How to make your own Bunting


Hanging in my daughter’s nursery I have some beautiful material bunting. I originally made the bunting for my first child’s 1st birthday party and it has been sitting in the cupboard unused, until now. I made this before I started blogging so I don’t actually have step-by-step photos but I have written simple instructions as I often get asked about how I made them. Here are my 10 simple steps to homemade bunting.

Bunting at Party

Step 1. Choose whatever gorgeous material you would like, or several if you want to make a pattern.

Step 2. Measure out how long you would like your garland to be, keeping in mind if you want it to hang loose or straight. A piece of string can be handy to figure this out.

Step 3. Decide how big you would like your flags to be. You could test out sizes by cutting out a few different newspaper flags and holding them up or sticky taping them to your measuring string.

Step 4. Count out how many flags you need to fill your length. This will depend on if you want to leave a space between each flag. I didn’t leave any space so the calculations were all quite straight forward.

Step 5. I decided to make my flags 7 inches wide and 8 inches high. When considering your width also think about the width of your material you are cutting it out from. Try to divide it evenly so you don’t have any fiddly offcuts. So I measured out on my fabric, strips 8 inches high and marked it with my sewing chalk. Then across each top line I marked at 7 inch intervals all the way across (i.e. 7, 14, 21 … ) and on the bottom line I marked the same but started with a half measurement (i.e. 3.5, 10.5, 17.5, … ). It depends on how straight you can cut to whether you would like to draw your cut lines on with a ruler and chalk or just cut by eye. This may sound a bit confusing so I have made a simple diagram to show you what I mean.

Bunting Diagram

Step 6. Carefully cut out your flags. Be neat as you can, as I don’t bother with hemming them, so you want a nice clean cut.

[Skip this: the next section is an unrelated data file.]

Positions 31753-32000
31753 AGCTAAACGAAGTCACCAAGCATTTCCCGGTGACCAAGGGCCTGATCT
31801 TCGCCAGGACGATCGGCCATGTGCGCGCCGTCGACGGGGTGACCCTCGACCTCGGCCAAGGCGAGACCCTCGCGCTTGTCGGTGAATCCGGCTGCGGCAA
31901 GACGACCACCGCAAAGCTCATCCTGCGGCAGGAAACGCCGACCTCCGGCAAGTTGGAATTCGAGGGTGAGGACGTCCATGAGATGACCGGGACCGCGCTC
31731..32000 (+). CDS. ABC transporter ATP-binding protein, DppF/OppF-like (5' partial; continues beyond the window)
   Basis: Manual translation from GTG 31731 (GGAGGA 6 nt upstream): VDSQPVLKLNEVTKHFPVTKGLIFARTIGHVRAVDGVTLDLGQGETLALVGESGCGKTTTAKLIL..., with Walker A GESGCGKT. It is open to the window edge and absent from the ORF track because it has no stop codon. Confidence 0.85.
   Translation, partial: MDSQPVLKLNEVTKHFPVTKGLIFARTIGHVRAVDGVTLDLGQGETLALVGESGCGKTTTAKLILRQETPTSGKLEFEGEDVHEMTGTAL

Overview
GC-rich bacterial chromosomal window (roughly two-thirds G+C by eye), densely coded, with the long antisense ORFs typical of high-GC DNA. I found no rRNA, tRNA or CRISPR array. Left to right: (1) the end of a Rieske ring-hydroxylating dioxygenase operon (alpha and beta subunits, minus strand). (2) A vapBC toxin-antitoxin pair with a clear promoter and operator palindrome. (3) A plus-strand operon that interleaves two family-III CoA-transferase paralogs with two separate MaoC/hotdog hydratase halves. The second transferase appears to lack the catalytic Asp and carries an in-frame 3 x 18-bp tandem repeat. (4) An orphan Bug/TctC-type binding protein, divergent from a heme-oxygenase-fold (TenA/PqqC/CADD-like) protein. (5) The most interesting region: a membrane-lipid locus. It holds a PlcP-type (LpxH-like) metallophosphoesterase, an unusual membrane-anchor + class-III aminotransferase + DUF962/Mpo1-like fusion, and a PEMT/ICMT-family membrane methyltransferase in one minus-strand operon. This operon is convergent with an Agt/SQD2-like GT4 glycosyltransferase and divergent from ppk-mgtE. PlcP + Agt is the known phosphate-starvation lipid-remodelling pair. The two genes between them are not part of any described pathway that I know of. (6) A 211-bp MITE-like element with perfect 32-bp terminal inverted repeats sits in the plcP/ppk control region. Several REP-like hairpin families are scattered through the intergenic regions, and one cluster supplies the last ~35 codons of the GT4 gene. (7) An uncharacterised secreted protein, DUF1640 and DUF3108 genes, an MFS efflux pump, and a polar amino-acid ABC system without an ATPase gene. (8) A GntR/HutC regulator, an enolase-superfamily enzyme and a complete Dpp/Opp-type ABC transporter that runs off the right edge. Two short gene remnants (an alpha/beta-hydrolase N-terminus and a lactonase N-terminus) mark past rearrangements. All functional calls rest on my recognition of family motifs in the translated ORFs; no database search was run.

Step 7. To avoid any fraying of my material I quickly went around the outside edges of each flag with a zig-zag stitch. If you could be bothered you could hem each flag, just be sure to add a little extra to your measurements in step 5. And you won’t need to hem or stitch the top edge of the flag as this will be hidden inside the top hanging strip.

Step 8. Measure out a strip of material to attach your flags to. I made a 1 inch trim on top. I doubled this so I could fold it over and the flags can be double sided and I added room for a small hem. So I cut a 2.5 inch wide strip. Cut as much length as you need and allow some extra length either ends if you want to be able to tie it on to something.

Step 9. Sew a small hem on either side of your hanging strips so that they have a nice neat finish. I also joined each of my strips together into one long continuous strand while I did the hemming. I then folded my strips in half and ironed a crease into them so that I could sew the flags on easier in the next step.

Step 10. Next comes the fiddly sewing. Be sure to have your flags all piled up ready to go – if you have done a pattern like I did have them sorted out into your pattern so you don’t have to stop and think which one is next as you sew. You simply lay each flag inside your hanging strip and sew it closed. I didn’t bother with pinning them into place, I just hand placed each flag as I sewed. This is personal preference though.

Bunting And you are done. Hang with pride and enjoy the smiles and compliments you get. I’d love to see photos of your bunting garlands!

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